Research by Tom Cook at Oregon State University in Corvallis led to the concept of the "eco-lawn," a mixture of grasses, flowers, and herbs that stands up well to mowing. Eco-lawn doesn't mean an unkempt meadow but is designed to be compatible with the uses of a conventional lawn--sitting, strolling, and playing. For several years, researchers have studied plots planted with various combinations of grasses and broadleaf plants to discover what thrives when mowed. Professor Cook says, "We are in the early stages of developing stable mixtures of grasses and broadleaf plants for use in lawns...the ultimate goal will remain that of producing ecologically stable mixtures that will persist with fewer inputs than conventional lawns." See Professor Cook's articles,"Low Maintenance Alternatives to Conventional Grass Lawns: Ecolawns Revisited" and "Low Maintenance Turf?" for more information.
Specific seed mixtures create the eco-lawn. The basic components in the Corvallis trials are perennial ryegrass and Kentucky bluegrass. Other additions include yarrow, Roman chamomile, English lawn daisy, and clover.
Once established, Cook writes, "all eco-lawn plots have received no fertilizer at all or one fertilizer application at the time of planting." Clippings are returned to the plots after mowing through "grasscycling." This practice helps maintain soil fertility.
Weeds? Cook notes "we've never had significant problems with weeds." The common lawn herbicides would damage the eco-lawn's combination of plants. The point is to establish a lawn requiring no herbicides.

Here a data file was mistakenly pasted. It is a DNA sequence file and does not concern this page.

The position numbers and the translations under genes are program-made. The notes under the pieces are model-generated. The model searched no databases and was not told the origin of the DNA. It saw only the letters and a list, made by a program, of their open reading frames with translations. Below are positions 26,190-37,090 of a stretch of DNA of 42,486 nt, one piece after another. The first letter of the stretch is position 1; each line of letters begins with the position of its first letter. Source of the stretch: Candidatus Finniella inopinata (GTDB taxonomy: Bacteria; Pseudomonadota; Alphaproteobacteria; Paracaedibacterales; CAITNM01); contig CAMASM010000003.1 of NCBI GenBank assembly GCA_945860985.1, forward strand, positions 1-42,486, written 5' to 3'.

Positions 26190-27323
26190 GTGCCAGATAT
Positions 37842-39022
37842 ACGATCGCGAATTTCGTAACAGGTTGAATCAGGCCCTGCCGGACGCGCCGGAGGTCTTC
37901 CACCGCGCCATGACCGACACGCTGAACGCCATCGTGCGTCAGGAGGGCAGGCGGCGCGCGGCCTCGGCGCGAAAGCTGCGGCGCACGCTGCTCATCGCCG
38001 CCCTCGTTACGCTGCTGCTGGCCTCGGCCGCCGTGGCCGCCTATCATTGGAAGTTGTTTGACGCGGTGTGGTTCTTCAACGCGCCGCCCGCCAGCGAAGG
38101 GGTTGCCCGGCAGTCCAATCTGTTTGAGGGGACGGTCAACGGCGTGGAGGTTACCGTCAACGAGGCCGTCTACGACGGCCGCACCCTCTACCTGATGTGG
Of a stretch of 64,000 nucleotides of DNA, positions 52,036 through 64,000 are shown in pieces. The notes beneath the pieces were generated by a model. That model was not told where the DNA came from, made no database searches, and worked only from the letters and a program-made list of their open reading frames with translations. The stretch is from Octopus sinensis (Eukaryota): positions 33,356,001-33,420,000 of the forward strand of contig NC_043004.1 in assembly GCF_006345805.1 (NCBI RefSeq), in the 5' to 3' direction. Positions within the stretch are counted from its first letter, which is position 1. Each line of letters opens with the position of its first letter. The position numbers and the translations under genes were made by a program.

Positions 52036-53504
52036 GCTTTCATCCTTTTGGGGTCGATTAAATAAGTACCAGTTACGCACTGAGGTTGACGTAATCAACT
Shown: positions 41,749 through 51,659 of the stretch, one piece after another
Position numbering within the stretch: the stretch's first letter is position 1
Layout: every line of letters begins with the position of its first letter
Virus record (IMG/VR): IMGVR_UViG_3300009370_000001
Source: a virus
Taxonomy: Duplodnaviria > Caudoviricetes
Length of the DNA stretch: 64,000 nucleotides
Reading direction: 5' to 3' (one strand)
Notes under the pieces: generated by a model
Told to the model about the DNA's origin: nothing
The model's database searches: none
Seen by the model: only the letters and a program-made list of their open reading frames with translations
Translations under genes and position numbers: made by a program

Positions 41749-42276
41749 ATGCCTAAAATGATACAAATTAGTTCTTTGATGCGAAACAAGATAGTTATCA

The test plots have been mowed from once a week to once every 3 weeks. Cook suggests that a 2-inch mowing height gives "the look and feel of a tended lawn." Watering requirements are kept simple. All test plots have been irrigated once a month during summer, applying about 1.5 inches of water each time. (Cook estimates that "in a normal year this amounts to about 1/3 to 1/4 as much water as a regular lawn.") Without irrigation, the lawn will go dormant.
Eco-lawns can be seeded in the spring or early fall. Seed mixtures are available from Nichols Garden Nursery, Albany, Oregon (1-503-928-9280); ask for the "dryland mix." Another source is Protime Lawn Seed, Portland, Oregon (1-503-239-7518). They package "Fleur de Lawn" which is distributed by several garden centers in our state. Keep in mind, that what works well in Corvallis, Oregon, may need to be modified for the different growing conditions of eastern Washington or the Puget Sound region.
If many of us are willing to join Professor Cook in testing new lawn seed mixtures, we can change current concepts of lawns.
For more information about "Ecolawns", check out the Seattle Public Utilities' page, "About Ecoturf" at http://www.seattle.gov/util/Services/Yard/Natural_Lawn_&_Garden_Care/Natural_Lawn_Care/ABOUTECOT_200311261654594.asp
For further information contact your local WSU Extension Office.
From The Gardener Vol 6, No. 1 Spring 1995. Links updated 04/11